I Googled one of the clean-energy initiatives prominently featured in the Exxon ads — turning algae into biogas — in an effort to make my own judgment. In 2009, Exxon announced plans to spend $600 million developing algae as a transportation fuel. Impressive! Exxon committed real coin to algae.
But wait: In 2013, the company applied the brakes to the program, having spent a reported $100 million of the $600 million over the previous four years. And just this year, Exxon's CEO was quoted as saying that it would take at least 25 years for algae-derived biogas to become commercially competitive. Even for companies that take pride in thinking and acting long-term, few private sector companies spend capital on ideas projected to pay off a quarter-century hence, if at all.
So why is this almost $400 billion market cap company highlighting algae in its Olympics advertising campaign, a campaign reported to have cost $20 million? Wouldn't that money actually have been better spent on proving up algae as a transportation fuel?
I would hazard a guess that the R&D money Exxon is investing in algae these days is considerably less than the cost of the campaign.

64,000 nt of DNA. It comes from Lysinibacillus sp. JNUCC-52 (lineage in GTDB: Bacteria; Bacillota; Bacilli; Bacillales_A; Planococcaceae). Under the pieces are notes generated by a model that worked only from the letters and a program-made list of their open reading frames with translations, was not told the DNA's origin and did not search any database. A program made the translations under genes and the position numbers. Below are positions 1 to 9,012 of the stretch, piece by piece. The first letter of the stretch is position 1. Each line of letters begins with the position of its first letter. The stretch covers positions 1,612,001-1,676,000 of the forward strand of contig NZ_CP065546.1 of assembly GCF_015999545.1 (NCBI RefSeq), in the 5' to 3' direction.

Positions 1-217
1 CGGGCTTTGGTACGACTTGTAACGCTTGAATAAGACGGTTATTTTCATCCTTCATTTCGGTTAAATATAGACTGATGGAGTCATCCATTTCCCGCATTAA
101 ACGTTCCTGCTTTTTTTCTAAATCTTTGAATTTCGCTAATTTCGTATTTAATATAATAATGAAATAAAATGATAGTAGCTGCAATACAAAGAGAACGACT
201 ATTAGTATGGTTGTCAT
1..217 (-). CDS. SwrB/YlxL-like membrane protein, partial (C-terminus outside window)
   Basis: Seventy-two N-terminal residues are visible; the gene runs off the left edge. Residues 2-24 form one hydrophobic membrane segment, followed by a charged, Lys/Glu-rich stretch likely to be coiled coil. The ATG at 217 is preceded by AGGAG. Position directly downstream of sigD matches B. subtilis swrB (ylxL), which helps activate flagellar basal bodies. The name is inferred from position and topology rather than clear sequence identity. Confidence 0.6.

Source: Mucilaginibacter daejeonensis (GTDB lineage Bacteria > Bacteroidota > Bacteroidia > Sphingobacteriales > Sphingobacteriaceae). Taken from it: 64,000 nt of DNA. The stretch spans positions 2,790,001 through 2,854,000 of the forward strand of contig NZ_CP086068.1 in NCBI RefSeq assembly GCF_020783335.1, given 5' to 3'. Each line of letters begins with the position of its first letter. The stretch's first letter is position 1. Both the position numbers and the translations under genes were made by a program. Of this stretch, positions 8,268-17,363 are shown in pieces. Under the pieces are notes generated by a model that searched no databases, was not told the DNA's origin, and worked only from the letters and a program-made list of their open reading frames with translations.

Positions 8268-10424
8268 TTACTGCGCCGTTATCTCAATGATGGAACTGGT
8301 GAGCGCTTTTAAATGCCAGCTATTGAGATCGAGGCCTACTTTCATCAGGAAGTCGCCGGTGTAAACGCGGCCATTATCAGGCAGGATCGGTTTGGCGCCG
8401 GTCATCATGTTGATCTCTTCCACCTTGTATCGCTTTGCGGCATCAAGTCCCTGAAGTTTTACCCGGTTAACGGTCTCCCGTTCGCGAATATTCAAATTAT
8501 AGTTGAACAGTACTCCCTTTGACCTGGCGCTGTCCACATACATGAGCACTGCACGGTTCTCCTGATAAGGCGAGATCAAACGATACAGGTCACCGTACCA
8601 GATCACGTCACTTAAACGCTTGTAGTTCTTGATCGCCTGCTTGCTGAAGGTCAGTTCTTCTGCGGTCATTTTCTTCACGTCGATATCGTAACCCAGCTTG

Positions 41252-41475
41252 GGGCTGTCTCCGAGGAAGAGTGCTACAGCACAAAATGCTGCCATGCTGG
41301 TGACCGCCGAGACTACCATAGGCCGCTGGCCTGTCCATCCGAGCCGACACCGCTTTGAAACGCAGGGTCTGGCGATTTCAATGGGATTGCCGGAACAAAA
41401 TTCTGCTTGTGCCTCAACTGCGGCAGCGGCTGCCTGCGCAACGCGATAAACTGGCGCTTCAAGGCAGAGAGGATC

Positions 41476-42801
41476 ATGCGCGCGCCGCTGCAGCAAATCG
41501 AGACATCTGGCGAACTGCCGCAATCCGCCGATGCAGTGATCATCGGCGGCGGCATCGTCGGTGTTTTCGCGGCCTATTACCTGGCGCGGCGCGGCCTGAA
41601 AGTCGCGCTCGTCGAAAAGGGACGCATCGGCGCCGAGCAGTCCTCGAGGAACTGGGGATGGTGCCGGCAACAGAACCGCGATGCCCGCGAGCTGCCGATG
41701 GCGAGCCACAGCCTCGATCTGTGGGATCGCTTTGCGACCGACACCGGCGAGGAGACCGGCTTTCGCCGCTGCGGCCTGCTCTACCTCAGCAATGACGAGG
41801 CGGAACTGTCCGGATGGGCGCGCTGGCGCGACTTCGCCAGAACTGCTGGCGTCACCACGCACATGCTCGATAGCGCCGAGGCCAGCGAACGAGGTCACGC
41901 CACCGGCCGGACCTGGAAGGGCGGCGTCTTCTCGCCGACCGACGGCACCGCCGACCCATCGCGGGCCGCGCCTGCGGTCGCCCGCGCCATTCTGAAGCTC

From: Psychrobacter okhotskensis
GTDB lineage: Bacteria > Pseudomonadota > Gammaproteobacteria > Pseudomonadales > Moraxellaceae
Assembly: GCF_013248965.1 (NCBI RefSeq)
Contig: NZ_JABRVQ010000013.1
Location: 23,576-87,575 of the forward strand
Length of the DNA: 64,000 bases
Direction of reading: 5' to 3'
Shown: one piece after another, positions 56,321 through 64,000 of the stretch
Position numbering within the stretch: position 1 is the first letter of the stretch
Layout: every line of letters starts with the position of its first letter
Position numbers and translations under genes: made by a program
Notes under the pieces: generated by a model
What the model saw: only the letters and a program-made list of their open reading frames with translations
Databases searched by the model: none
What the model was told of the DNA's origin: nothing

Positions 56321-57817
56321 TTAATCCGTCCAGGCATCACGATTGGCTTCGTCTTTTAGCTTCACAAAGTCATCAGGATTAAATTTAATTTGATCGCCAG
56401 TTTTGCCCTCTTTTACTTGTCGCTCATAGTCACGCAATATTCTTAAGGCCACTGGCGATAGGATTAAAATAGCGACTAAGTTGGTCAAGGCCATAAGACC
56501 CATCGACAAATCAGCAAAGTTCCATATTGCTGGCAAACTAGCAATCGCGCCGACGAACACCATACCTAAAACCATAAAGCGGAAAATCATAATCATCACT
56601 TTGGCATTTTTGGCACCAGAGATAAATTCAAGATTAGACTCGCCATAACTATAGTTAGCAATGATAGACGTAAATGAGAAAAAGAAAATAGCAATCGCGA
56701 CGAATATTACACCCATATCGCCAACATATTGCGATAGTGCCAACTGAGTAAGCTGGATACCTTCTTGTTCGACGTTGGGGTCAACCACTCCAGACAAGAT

Exxon has been under relentless pressure from climate activists over the past several years. With the public focus of another Climate Week coming in late September, the increasingly probable election of a climate warrior such as Hillary Clinton as president in November and with COP22 in December, the climate scrutiny accorded Exxon is likely both to grow more intense and spread to other companies.
In anticipation of this onslaught, I believe corporate climate change deniers, skeptics and do-nothingers already have gone to ground. No longer do we have the benefit of knowing who our opposition is because the CEO is standing behind Sen. James Inhofe, R-Okla., as he decries the climate change scam or because they are funding charlatan journalists and bogus academics.
In today’s world of corporate sustainability, we face a new challenge: Separating the sincere and well-intentioned from the GINOs ("green in name only") — corporate poseurs wrapping themselves in the mantle of sustainability in order to escape criticism and derive the corporate branding benefit of trending green.
This emerging corporate phenomenon I have taken to calling Greenwashing 2.0.
Is Exxon suddenly a friend of the climate movement, spending a small (for them) but ever-increasing amount advancing various clean energy technologies? Or is it still a foe, just pursuing a much more subtle and disingenuous approach to its opposition?
I honestly don't know. But I do know this. If we don't find a way to tell the difference between the two, at Exxon and across the entire corporate sector, we are likely to face an avalanche of Greenwashing 2.0 behavior and pronouncements by companies trying to erect a green smokescreen around their business-as-usual behavior.